Jewish World Review Nov. 17, 2003/ 22 Mar-Cheshvan, 5764
The Pundit Primary has a winner
This may be the shortest
presidential nominating season we've
ever seen. Howard Dean will soon be
starting his second term, if you believe
what you read and hear, and we're still
two months short of the first Iowa
caucuses. The ground in New
Hampshire isn't even white.
But of course no one believes
everything he reads, not even the man
who writes it, and we're still in
November, two weeks short of
Thanksgiving. The only sure thing is
that the Democrats still don't have the
prospect of a genuine threat to George
The pundits and political
correspondents are always obsessed
with beauty contests and horse races,
who's got the best legs and the most
impressive lungs. Handicapping the
candidates, dishing the campaign
gossip and peddling predictions, is
always great fun. What makes this year
different is that this time we're
attempting to anoint not the favorite,
but the winner. The former governor of
Vermont is making a strong and
unexpected showing, but so far a
showing is all it is. The Pundit Primary
does not a nominee make.
We've been here before. Winners of
the Pundit Primary in past years include
the likes of Edmund Muskie, Nelson
Rockefeller and Gary Hart, to name only
three. Henry Cabot Lodge came home
from Saigon in 1968, where he had
been the U.S. ambassador, and lapped
the field in the Pundit Primary only to
run dead last behind an obscure
senator named Hiram Fong when the
clerk called the roll at the Republican
National Convention. John Connally, a
former Democratic governor of Texas,
switched parties and became a
prohibitive Republican favorite in the
Pundit Primary and wound up spending
$10 million, when that was a lot of
money, to win only a single delegate.
Winning the Pundit Primary can be fatal.
The hysteria in the punditocracy for Howard Dean not
John Dean, as certain cable-TV commentators occasionally call
him is not duplicated in the ranks of the managers,
pollsters, consultants and the barnacles that attach
themselves to the campaigns. "We got to where we were
because most of the field underestimated us," Joe Trippi, his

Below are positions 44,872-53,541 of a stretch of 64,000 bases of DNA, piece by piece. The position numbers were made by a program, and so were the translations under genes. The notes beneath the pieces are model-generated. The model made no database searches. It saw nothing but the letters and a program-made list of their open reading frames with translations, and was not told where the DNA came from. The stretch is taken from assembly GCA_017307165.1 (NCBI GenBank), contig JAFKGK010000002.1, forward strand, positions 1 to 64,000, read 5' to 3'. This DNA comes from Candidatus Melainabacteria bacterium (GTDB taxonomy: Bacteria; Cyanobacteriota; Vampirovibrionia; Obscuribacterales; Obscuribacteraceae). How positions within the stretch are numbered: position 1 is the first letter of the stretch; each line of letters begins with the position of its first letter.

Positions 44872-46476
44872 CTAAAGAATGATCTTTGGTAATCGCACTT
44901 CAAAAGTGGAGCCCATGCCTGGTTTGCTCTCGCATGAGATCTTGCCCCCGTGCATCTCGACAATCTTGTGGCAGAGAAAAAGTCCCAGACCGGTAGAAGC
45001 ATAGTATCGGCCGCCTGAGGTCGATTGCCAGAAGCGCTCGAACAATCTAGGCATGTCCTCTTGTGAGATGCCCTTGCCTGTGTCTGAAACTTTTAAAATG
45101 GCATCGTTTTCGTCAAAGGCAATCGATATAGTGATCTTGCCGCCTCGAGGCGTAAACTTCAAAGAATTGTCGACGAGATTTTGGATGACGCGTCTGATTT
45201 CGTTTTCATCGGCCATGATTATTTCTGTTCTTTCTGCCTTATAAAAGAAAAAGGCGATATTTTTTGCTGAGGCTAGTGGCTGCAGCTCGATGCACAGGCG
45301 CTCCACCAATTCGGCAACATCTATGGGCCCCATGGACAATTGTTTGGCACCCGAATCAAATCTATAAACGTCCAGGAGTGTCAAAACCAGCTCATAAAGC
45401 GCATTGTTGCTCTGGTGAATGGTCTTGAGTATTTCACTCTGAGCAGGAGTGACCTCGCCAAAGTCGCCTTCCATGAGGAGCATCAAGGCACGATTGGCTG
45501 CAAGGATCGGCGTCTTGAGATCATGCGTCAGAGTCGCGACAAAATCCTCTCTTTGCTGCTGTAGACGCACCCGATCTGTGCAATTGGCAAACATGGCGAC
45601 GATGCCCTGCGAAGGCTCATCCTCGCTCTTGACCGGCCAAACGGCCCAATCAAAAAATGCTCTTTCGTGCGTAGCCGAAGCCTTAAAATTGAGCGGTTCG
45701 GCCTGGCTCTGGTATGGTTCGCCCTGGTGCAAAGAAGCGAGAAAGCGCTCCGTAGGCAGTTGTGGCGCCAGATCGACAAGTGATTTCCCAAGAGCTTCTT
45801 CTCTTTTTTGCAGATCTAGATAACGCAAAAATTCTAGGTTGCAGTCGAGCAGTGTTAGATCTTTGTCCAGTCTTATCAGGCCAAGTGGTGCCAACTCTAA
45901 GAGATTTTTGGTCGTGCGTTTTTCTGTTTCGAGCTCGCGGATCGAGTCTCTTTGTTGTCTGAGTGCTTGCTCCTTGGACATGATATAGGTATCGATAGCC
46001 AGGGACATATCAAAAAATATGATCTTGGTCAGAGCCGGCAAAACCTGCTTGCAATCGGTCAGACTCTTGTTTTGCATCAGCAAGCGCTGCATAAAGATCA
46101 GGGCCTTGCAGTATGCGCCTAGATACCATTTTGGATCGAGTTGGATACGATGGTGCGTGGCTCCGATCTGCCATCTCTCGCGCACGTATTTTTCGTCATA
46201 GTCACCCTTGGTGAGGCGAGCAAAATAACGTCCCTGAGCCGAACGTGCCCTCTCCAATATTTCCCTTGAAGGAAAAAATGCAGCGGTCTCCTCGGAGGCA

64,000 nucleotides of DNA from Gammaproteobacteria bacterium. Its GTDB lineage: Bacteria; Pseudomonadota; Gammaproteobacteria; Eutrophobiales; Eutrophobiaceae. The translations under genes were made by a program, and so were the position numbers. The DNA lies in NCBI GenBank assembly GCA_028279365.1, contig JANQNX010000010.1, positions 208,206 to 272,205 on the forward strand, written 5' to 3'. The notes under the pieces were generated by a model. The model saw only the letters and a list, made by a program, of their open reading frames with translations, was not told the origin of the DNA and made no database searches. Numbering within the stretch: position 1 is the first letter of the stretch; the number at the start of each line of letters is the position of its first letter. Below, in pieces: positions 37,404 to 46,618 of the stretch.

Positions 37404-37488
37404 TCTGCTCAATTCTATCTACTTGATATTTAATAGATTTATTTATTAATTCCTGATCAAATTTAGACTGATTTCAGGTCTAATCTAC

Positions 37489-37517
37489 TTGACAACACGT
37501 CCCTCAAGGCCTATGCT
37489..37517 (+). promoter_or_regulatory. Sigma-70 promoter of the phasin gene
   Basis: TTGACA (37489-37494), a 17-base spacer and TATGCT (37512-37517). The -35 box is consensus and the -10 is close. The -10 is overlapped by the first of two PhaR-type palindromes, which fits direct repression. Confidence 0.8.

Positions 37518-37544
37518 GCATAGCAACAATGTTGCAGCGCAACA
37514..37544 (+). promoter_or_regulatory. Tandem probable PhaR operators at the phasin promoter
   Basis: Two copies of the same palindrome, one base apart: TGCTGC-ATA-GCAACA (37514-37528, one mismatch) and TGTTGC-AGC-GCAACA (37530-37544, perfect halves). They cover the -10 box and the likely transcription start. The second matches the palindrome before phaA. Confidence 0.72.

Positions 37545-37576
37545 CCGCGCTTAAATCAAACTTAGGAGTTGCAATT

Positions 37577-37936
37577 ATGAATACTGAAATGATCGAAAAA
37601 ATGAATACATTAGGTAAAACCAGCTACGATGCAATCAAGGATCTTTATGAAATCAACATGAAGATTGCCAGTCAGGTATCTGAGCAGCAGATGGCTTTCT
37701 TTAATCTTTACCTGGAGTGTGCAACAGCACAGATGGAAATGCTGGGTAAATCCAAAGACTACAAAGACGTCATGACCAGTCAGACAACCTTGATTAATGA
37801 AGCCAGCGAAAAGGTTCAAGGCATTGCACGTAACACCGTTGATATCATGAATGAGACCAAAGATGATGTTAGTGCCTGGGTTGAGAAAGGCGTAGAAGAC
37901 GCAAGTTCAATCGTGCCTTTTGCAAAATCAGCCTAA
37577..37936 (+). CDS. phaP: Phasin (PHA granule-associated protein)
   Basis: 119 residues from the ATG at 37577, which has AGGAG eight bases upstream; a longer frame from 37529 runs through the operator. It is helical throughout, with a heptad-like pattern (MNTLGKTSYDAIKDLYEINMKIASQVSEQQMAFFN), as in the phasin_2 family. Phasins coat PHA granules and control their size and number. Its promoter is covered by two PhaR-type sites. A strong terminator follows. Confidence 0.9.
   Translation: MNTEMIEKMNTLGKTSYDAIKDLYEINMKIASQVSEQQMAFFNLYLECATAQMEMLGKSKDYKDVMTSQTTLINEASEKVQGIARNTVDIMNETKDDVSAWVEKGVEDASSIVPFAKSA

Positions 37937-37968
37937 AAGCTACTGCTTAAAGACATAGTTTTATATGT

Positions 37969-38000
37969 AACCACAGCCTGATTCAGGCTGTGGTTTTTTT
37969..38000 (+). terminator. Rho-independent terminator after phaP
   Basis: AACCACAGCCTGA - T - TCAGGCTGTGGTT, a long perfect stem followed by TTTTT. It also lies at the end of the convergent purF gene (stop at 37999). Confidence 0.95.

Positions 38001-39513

manager, tells Howard Kurtz of The Washington Post.
In fact, the people who are so sure that the governor
should start picking his Cabinet are the very people who were
only yesterday telling us that he was merely a trifle in the
window of the boutique they call Vermont. He has plenty of
time, with ample room to make the fatal misstep, to prove
Barely more than a fortnight ago the leader, by fully a
length and a half, in the Pundit Primary was Wesley Clark, the
mad bomber of Bosnia, who would dispose of the dwarfs and
single-handedly dismantle George W. Bush. He was
introduced as the reincarnation of Stonewall Jackson, or at
least Pat Cleburne, the warrior hero from the South preaching
the gospel of war no more. Instead he has shown himself to
be the reincarnation of George B. McClellan, the prettiest of
Abraham Lincoln's generals, who tried and failed miserably to
make the antiwar message work against old Abe in 1864. So
much for the antiwar warrior.
What the Democrats really wanted was not Wesley Clark,
argues a yellow-dog Democratic columnist in the general's
hometown of Little Rock, but the idea of Wesley Clark.
"Clark's instant appeal was as an idea," writes John
Brummett for the several Stephens newspapers of Arkansas.
"Now, about six weeks into his candidacy, all Clark offers is
that with which he started, meaning an idea. ... His actual
human campaign performance has been a dud, beset by
misstep and diminishment."
Now Wesley Clark is fading, in the way that Bill moved
Hillary off center stage, but the idea is not. There's still the
yearning among the sane and the sober for an authentic
alternative to take on George W. Bush. The Iowa caucuses
follow the Pundit Primary, and then comes New Hampshire.
After that the going gets really tough for Mr. Gloom and his
alter ego Dr. Doom. The campaign moves to the likes of
South Carolina and Oklahoma, where the Democrats are a
receding force but enough of what's left of them is still
capable of popping a McGovernite balloon.
That's not even the worst of what's ahead of the
Democratic nominee, whoever he is. After the convention
comes the real campaign, where a combination of
Republicans, reality, the Gaffe Patrol and blond ambition,
armed with sabotage, subterfuge and subversion to protect
her chances in '08, lie in wait.
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